Deputy County Manager Carol Mitten discussed the change during last week’s Arlington County Board meeting. She said the problem isn’t county policy — which was updated in 2011 — it’s the application of that policy.
The county’s Master Transportation Plan calls for 4-5 foot wide sidewalks in residential neighborhoods, with the narrower sidewalk in areas where it would preserve mature trees, parking, slopes or structures.
County staff’s approach, however, has been to design and “start the conversation” with a five-foot-wide sidewalk, even in areas that would otherwise call for the four-foot-wide sidewalk. That led to conflicts and neighborhood consternation.
“There are important accommodations to preserve neighborhood character,” Mitten said. “We think that the policy the Board passed strikes the right balance, whereas our application of the policy perhaps has not.”
While “it is desirable to have a five foot minimum width where possible in order to comply with ADA regulations and for general ease and safe accessibility,” Mitten said, the new approach — of starting the conversation with a four-foot-wide sidewalk where appropriate — “maximizes the opportunity to provide sidewalks along streets where now there are none without compromising the integrity of the overall policy.”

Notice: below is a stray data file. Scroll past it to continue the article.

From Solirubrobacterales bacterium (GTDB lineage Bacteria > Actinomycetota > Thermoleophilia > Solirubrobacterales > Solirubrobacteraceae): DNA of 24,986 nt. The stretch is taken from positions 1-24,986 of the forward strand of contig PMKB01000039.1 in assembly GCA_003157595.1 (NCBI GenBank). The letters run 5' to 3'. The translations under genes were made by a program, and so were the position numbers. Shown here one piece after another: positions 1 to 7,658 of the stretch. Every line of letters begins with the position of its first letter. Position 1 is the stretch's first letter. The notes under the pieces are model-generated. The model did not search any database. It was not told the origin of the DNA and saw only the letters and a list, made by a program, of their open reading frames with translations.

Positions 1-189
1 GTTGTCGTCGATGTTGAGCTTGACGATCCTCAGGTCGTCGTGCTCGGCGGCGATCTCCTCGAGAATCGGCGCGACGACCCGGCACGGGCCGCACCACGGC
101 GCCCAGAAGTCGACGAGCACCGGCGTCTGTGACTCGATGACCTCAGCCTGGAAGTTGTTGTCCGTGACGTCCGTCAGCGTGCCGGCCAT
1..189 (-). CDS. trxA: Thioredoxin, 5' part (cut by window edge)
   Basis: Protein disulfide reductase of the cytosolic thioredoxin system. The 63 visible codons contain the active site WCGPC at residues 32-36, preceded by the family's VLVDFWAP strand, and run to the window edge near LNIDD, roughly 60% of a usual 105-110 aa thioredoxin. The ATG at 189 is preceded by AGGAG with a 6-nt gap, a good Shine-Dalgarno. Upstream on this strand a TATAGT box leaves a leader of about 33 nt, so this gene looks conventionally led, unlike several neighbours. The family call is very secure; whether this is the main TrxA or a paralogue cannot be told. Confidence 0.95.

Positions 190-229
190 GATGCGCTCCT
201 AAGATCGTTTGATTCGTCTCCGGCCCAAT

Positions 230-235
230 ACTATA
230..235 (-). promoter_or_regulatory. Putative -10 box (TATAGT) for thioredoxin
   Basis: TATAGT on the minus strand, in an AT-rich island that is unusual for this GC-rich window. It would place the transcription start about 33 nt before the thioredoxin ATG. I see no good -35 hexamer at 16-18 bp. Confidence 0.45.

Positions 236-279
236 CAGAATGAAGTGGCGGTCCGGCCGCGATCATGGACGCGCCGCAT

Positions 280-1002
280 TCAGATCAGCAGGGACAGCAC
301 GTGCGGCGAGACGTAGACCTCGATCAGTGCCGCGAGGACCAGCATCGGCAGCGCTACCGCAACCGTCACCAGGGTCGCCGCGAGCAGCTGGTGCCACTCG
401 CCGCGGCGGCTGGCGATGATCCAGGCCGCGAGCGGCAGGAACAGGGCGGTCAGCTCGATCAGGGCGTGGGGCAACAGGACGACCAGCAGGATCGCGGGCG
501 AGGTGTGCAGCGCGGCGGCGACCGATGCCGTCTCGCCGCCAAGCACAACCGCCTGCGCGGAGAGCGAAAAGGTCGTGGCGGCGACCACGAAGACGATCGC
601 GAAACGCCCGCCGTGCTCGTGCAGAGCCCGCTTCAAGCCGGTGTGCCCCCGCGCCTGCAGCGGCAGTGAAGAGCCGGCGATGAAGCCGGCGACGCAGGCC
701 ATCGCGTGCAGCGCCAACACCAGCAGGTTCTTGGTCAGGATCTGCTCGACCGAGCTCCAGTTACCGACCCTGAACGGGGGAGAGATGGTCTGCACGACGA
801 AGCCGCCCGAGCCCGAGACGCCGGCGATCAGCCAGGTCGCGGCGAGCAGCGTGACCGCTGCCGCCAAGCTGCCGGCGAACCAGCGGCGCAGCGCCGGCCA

County Board member Jay Fisette said the issue was first raised more than a year ago, after a five-foot-wide sidewalk plan led to the cancellation of some potential Neighborhood Conservation projects.
Libby Garvey, County Board chair, said the county shouldn’t let perfect be the enemy of good, especially in areas where there currently are no sidewalks.
“There are too many streets where to get the perfect sidewalk they’re getting no sidewalk, and that’s not safe for anybody,” she said.
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